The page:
Abu Dhabi, UAESunday 26 May 2019

Nuclear power ‘a low-emission solution to future energy demands’

Panelists discussed the potential of nuclear power as a low-emissions solution to the growing demands of energy in the future at the World Government Summit in Dubai.
From left: Hamad Al Kaabi, Permanent Representative of the UAE to the IAEA, Yukiya Amano, director general of the International Atomic Energy Agency, and panelist Philippe Jamet speak at the World Government Summit.  Antonie Robertson / The National
From left: Hamad Al Kaabi, Permanent Representative of the UAE to the IAEA, Yukiya Amano, director general of the International Atomic Energy Agency, and panelist Philippe Jamet speak at the World Government Summit. Antonie Robertson / The National

DUBAI // Nuclear power could be a low-emissions answer to growing demands for energy, the World Government Summit heard on Tuesday.

Speaking during a panel discussion titled The Future of Nuclear Energy, the panellists said factors such as population growth, urbanisation and growing economic development will continue to drive the world’s energy demand to record levels.

Lessons learnt from catastrophes such as Chernobyl, Fukushima and Three Mile Island need to be the key to success, said the panel.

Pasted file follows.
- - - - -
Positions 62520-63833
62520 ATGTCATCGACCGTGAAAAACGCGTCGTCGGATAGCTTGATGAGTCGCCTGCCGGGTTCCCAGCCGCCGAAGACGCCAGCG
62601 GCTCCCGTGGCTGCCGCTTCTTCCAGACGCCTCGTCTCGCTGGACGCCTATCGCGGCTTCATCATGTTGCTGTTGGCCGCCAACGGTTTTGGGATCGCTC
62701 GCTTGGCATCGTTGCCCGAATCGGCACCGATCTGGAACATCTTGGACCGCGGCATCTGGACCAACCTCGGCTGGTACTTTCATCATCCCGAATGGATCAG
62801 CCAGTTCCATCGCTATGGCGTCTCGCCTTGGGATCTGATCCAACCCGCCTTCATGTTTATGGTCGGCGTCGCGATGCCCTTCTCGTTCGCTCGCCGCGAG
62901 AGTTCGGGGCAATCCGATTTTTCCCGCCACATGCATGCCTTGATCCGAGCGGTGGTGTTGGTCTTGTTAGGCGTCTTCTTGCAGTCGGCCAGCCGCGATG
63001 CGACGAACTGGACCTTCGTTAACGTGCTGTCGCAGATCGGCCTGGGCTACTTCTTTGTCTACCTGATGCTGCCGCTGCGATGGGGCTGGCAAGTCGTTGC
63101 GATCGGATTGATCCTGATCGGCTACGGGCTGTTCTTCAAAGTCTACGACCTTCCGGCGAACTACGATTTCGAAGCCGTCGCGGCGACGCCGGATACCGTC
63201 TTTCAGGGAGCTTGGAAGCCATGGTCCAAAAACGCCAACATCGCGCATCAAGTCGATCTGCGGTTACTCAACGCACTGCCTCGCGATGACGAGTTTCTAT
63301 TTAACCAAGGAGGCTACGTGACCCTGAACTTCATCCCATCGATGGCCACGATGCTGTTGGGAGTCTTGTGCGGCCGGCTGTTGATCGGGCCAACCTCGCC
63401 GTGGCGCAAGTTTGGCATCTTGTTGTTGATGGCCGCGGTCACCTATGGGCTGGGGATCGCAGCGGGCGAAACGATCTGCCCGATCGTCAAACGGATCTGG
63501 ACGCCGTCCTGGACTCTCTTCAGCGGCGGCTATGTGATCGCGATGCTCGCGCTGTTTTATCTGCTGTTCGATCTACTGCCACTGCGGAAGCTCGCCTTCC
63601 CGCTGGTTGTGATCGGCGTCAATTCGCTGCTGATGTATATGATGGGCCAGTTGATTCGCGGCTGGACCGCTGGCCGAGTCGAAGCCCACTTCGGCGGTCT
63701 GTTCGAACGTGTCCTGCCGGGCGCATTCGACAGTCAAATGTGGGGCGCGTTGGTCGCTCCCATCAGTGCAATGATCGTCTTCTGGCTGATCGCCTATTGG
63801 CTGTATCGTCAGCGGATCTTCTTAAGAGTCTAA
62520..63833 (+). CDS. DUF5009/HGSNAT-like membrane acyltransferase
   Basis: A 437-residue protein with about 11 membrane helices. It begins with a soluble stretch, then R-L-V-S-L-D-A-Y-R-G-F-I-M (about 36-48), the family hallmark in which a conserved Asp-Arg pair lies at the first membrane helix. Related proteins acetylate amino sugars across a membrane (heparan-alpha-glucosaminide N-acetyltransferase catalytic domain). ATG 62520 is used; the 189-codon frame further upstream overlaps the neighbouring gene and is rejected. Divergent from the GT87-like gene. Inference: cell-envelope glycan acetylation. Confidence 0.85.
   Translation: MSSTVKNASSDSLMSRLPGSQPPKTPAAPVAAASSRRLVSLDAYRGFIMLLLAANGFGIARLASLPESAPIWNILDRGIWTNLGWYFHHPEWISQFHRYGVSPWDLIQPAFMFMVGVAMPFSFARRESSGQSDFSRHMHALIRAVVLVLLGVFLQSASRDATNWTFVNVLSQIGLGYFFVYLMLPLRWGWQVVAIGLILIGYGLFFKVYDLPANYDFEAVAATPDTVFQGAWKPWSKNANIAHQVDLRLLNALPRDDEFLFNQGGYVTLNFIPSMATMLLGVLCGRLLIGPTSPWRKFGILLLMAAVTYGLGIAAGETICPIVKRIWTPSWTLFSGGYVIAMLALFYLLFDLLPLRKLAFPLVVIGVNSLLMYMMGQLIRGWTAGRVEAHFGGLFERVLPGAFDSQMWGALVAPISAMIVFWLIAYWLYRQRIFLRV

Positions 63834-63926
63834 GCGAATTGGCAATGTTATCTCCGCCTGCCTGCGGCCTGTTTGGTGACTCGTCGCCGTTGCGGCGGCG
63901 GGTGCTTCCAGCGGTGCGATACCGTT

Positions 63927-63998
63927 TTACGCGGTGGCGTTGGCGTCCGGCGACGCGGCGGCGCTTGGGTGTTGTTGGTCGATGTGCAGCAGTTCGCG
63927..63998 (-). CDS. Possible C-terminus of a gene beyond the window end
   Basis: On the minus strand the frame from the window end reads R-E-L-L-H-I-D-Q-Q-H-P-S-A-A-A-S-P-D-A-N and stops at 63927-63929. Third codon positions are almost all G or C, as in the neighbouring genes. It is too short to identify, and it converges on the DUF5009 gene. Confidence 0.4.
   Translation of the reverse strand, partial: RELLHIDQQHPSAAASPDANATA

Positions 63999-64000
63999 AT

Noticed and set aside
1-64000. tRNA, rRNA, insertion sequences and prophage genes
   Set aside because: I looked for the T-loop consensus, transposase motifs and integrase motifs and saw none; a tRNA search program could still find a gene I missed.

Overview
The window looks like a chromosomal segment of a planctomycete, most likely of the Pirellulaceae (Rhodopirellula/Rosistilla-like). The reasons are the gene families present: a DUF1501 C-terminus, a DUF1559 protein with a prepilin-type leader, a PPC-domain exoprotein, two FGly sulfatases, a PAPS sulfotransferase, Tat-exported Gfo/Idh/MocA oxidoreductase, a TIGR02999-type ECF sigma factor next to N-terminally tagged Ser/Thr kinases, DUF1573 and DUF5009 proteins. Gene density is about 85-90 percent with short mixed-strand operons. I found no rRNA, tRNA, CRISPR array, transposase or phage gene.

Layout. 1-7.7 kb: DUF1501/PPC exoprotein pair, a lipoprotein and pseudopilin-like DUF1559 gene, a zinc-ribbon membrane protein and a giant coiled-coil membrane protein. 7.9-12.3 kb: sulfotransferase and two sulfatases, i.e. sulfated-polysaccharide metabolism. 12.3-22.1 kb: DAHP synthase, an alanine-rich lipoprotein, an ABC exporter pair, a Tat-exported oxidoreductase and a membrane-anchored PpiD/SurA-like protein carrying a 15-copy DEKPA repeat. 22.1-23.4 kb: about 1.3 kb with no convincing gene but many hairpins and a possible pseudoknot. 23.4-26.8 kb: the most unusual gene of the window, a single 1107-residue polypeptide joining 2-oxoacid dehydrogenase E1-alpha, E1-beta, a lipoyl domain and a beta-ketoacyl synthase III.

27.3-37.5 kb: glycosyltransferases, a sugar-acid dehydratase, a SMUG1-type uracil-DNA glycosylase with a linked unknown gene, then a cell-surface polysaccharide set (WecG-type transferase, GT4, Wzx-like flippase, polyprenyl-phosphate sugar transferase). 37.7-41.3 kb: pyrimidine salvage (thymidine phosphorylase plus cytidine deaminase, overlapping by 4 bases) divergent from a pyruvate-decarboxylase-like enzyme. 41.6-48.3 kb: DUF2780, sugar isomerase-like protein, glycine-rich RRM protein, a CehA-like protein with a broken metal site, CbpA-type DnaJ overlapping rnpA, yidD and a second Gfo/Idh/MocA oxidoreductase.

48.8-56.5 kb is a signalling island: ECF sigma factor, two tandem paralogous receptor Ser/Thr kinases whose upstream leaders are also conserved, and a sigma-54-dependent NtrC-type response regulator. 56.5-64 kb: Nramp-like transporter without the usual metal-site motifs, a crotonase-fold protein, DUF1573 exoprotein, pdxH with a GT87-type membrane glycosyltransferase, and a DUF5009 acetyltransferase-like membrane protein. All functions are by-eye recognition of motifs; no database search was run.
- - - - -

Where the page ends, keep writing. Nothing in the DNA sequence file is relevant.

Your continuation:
“Nothing is infallible,” said Philippe Jamet, former commissioner to the French Nuclear Safety Authority. “Countries that wish to introduce nuclear power into their energy mix need to focus on all safety and security aspects.”

Yukiya Amano, director general of the International Atomic Energy Agency, said 30 developing countries are considering introducing nuclear power for civilian use, and needed support so they can use it safely, securely and sustainably.

More than 60 nuclear power plants are under construction globally, four of which are in the UAE, including the Barakah site, which is expected to start operating by May.

Authorities in these countries are working very closely with organisations such as the IAEA to benefit from best practice and knowledge sharing, Mr Amano said.

With the United Nations predicting world population growth from 6.7 billion in 2011 to 8.7 billion by 2035, demand for energy too is set to rise substantially.

The session also addressed the need for both government-to-government agreements and industry-to-industry arrangements to ensure safety and security, the transfer of technology and human resource development.

newsdesk@thenational.ae

Updated: February 14, 2017 04:00 AM

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